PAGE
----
Kim Jong Un’s Jan. 1 Message to Trump: I’m Ready to Meet Again, But Stop The ‘Sanctions and Pressure’

By Patrick Goodenough | January 1, 2019 | 10:44 PM EST

Kim Jong Un delivers his annual televised New Year speech on January 1, 2019. (Photo: KCNA)

(CNSNews.com) – Kim Jong Un ushered in 2019 underlining a commitment to not manufacture, use or proliferate nuclear weapons, but warned that continuing U.S. sanctions and pressure may compel him to “find a new way” to defend North Korea’s sovereignty.

Recalling his summit with President Trump in Singapore last June, the North Korean dictator in a New Year message expressed a willingness to meet with him again, “anytime,” in a bid to achieve “results which can be welcomed by the international community.”

Trump in a tweet Tuesday reacted to a news report on the speech, saying, “I also look forward to meeting with Chairman Kim who realizes so well that North Korea possesses great economic potential!”

Early last month Trump indicated that he would likely hold a second summit with Kim in January or February.

As has become customary in Kim’s lengthy New Year speeches – this was his seventh – the bulk dealt with domestic issues, enlivened with revolutionary slogans.

“Let’s open a new road of advance for socialist construction under the uplifted banner of self-reliance!” he declared. “Let’s usher in a heyday of peace, prosperity and reunification of the Korean peninsula by thoroughly implementing the historic north-south declarations!”

As in previous years, the main foreign policy-related material came near the end.

Kim said the summit with Trump had brought about a dramatic shift in a bilateral relationship that had been “the most hostile on the earth.”

“Accordingly, we declared at home and abroad that we would neither make and test nuclear weapons any longer nor use and proliferate them, and we have taken various practical measures,” he said.

“If the U.S. responds to our proactive, prior efforts with trustworthy measures and corresponding practical actions, bilateral relations will develop wonderfully at a fast pace through the process of taking more definite and epochal measures.”

Kim indicated that while he was prepared to hold another summit with Trump, he expected something in return.

“If the United States does not keep the promise it made in the eyes of the world, and out of miscalculation of our people’s patience, it attempts to unilaterally enforce something upon us and persists in imposing sanctions and pressure against our republic,” he said, “we may be compelled to find a new way for defending the sovereignty of the country and the supreme interests of the state and for achieving peace and stability of the Korean peninsula.”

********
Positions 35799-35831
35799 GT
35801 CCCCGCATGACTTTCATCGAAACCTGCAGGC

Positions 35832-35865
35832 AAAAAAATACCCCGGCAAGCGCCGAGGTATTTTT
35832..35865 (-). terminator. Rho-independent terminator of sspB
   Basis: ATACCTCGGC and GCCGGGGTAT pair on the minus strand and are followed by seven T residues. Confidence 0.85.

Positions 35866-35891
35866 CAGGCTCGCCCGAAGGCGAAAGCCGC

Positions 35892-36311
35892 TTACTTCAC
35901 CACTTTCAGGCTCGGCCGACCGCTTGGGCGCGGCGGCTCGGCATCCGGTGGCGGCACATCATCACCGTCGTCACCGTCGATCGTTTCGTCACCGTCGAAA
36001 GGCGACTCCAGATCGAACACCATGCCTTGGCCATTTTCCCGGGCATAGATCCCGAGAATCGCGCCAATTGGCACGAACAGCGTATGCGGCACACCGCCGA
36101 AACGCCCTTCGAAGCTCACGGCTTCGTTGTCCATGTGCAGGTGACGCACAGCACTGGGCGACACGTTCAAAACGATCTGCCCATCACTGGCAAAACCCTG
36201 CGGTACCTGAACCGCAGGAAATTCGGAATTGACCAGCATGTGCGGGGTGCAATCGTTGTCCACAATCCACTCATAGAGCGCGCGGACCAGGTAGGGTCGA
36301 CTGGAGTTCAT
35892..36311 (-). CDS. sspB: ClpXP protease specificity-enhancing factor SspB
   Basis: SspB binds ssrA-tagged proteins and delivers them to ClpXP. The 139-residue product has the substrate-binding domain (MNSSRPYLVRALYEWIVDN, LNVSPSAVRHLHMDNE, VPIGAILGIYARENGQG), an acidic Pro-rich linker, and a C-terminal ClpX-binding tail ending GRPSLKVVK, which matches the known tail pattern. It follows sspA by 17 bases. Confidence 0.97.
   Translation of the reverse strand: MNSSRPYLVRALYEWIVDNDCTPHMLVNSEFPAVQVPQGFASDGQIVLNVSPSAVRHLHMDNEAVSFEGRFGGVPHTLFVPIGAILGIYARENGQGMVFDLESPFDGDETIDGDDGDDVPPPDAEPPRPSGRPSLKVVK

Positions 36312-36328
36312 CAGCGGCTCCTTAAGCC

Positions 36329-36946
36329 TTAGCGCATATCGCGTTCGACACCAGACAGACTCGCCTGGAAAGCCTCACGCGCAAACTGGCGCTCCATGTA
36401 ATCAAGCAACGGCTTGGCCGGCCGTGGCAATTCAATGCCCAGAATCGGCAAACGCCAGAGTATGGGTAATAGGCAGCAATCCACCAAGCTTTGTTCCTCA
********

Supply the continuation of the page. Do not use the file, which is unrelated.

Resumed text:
The annual Jan. 1 speech comes at a time when Pyongyang has been bristling at U.S. criticism of its human rights record, and the recent imposition of sanctions for rights abuses and censorship on three of Kim’s top officials.

The regime has also expressed frustration at what it views as a lack of reciprocity from the U.S., after it freed three American hostages in a pre-summit gesture, dismantled some military facilities, and facilitated the return of the remains of Americans missing in action since the Korea War.

Kim Jong Un marks New Year on January 1, 2019 with senior officials at the Kumsusan Palace of the Sun in Pyongyang, where the remains of his father and grandfather, Kim Jong Il and Kim Il Sung, are preseved. (Photo: Uriminzokkiri)

US wants ‘verifiable plan’ for denuclearization

North Korean leaders’ New Year pronouncements – whether televised speeches or, in some past years, editorials in official media outlets – are closely watched as the reclusive regime uses them both to review the just-ended year and to lay out priorities for the year ahead.

In last year’s speech Kim surprised many by offering to send a delegation to take part in the Winter Olympics in South Korea, then just a month away. The proposal prompted urgent North-South talks – the first in two years – and the beginning of a process that saw Kim meet with South Korean President Moon Jae-in three times during 2018, and with Trump in June.

One year earlier, the New Year speech had been an especially belligerent one, with Kim describing his impoverished nation as “a nuclear power, a military giant in the East which no enemy, however formidable, would dare to provoke,” and announcing that preparations for test-firing an intercontinental ballistic missile had “entered the final stage.”

In response Trump – then president-elect – tweeted, “It won’t happen!” but Pyongyang the following July marked U.S. Independence Day with its first-ever test launch of an ICBM theoretically able to reach parts of the U.S. mainland.

Through the second half of last year, Trump and members of his administration fended off criticism at home about the slow progress in talks with the regime by pointing out the difference in the tone of rhetoric, and the fact there have been no further nuclear or missile tests.

Still, the administration has shown signs of impatience. Last November, after a scheduled meeting between Secretary of State Mike Pompeo and a top North Korean official was called off, Vice President Mike Pence said that a second Trump-Kim summit must produce a “verifiable plan” to identify the regime’s nuclear weapons and missile sites, allow for inspections, and include preparations to dismantle the weapons.

Patrick Goodenough
Patrick Goodenough
Spencer Journalism Fellow

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